We hear a lot about the fun side of travel nursing but what Frustrates travel nurses? We asked our travel nurse network group what they find frustrating about travel nursing and here is what they had to say.
Travel Nurse Frustrations
We were able to break down some of the more common issues into 4 categories. In addition to listing the common travel nurse frustrations, we’ve listed some of the ways that you can ease these frustrations.
Travel Nurse Frustrations: On-boarding Issues
- Dealing with unreliable and incompetent Credential Analysts
- On boarding process. Items that the traveler has to complete for each new contract. The ppd, drug test, check list, computer training.
- Doing the same modules every. Single. Assignment.
Unfortunately, the on boarding process is a huge travel nurse frustration and is as varied as the number of hospitals that use travelers. Each individual hospital has it’s own requirements and no matter how prepared the traveler, there will always be on boarding issues. There are a few things that the traveler can do to make this process a bit better. Making sure that you have an updated travel nurse portfolio is the first and most important thing you can do to ease the on boarding. There will still be modules, computer training, drug tests, and checklists for each individual hospital but perhaps you can avoid that PPD.
When on boarding for a new agency or a new contract, understand that some of those last-minute issues aren’t actually coming from an ‘incompetent’ credentialing person – but from the hospital itself. Many times, the person doing the credentialing doesn’t get last minute information until they are passing it onto you.
Travel Nurse Frustrations: On The Job Issues
- Being treated like a new nurse and underestimating experience.
- Being treated like you should know how every facility works, where things are located, charting systems, and all of the hospital policies while simultaneously being treated like a moron.
- No cubby, locker, email account, access to the paging system, or Istat/glucometer login access.
- House wide orientation
- Not being able to make change in the hospital you’re working at when their protocols or “ways of doing things” aren’t best practice.
Tips for on the job Issues
Someday, maybe hospitals will understand these issues. As a travel nurse all we can do is attempt to educate each new facility on how important these items are. A large part of being able to educate is to build trust between you (the traveler) and the hospital. Effective communication is the key here.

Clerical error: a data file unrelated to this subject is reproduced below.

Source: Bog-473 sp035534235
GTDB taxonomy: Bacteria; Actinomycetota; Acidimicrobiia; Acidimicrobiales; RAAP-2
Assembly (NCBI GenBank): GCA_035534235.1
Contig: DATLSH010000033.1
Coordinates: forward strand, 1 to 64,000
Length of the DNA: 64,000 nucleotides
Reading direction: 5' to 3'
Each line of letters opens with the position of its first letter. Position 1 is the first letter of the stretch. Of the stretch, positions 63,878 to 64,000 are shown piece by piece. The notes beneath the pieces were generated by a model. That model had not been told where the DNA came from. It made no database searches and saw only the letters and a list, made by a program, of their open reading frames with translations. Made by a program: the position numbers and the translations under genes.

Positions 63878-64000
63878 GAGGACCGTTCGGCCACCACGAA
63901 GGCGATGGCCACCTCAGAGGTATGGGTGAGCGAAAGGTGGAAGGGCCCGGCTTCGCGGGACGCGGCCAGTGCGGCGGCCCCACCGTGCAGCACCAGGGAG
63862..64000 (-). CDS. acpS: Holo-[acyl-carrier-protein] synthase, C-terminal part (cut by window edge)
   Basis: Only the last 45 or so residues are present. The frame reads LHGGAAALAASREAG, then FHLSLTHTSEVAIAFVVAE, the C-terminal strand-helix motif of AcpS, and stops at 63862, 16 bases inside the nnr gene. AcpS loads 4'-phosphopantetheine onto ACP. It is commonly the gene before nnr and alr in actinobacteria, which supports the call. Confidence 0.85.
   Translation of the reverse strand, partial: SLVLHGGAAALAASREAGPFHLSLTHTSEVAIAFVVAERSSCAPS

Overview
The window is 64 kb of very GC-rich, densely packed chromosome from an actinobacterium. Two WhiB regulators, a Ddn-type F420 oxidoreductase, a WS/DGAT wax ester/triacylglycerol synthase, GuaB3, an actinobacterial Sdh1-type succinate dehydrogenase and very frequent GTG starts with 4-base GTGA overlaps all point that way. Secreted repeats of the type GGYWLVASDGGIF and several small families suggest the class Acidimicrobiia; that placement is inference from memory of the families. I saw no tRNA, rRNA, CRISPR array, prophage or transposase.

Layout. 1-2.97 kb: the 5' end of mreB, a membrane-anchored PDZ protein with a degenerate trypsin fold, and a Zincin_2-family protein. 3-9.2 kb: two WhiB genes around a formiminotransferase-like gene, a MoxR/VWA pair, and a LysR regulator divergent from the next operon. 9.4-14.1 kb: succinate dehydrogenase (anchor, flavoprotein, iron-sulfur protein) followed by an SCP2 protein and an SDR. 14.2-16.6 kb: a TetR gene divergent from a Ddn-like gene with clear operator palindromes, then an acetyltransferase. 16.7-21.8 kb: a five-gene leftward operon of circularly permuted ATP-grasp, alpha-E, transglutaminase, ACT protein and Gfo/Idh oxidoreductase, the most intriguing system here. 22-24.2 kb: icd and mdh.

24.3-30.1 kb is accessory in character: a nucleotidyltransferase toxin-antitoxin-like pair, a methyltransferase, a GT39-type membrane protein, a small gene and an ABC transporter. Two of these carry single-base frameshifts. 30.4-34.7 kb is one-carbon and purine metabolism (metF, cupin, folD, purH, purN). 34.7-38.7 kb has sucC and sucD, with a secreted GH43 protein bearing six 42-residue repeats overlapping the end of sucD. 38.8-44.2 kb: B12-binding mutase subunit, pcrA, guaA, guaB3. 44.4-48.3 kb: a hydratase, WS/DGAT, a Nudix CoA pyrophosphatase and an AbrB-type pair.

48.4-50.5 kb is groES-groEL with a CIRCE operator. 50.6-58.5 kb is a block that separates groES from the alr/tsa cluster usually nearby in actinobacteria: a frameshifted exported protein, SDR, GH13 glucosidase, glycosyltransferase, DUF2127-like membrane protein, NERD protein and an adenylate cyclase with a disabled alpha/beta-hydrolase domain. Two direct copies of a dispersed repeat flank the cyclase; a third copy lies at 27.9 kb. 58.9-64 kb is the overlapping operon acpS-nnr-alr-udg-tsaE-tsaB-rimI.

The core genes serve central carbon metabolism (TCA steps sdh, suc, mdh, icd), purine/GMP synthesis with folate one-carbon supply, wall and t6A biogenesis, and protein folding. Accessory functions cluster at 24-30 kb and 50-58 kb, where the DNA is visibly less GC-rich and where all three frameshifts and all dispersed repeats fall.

When hitting the floor (hopefully for orientation), talk to your preceptor and provide them a brief overview of your experience and what items you need help with: where are supplies, how do you contact physicians, basic day to day policies, etc.
What items are necessary for you to actually take care of patients? It’s not unreasonable for the traveler to insist on having these items BEFORE accepting patient care. It’s illegal to chart under someone else’s login. Patient safety requires that at a minimum nurses have access to the patients chart, medications, etc.
Do you have suggestions on how the hospital can improve? Ask for an exit interview. If you are able to arrange an exit interview – go prepared! Make sure that your approach is one of process improvement and safe patient care; not simply complaining about what you feel is ‘wrong’ with the current processes.
Contract and Pay Issues
- 3rd party vendors (VMS/MSP) lower the pay rate.
- Contracts are only one sided. No protections for the traveler.
- Getting canceled and not getting paid.
- Worrying constantly about getting sick and getting losing pay as well as penalties.
- Pay rate for the hours of 37 to 40
Tips for Contract and Pay Issues
The first step in dealing with contract and pay issues for the travel nurse is to understand all of the aspects of your travel nurse contract. Additionally, it’s important to make sure that everything is detailed in your contract. Do you know what your pay is for hours 37-40? What are the penalties for missed shifts (sick days) and can you make them up? Does the agency/hospital have to give you any notice for termination? Is your contract going through a VMS/MSP? Knowledge is KEY! Asking these questions and making sure that all necessary items are covered in your contract are your responsibility as a travel nurse.
Other / Misc Issues
- Finding affordable furnished housing.
- Unsolicited calls, texts, and emails from Agency reps.
- Keeping track of references.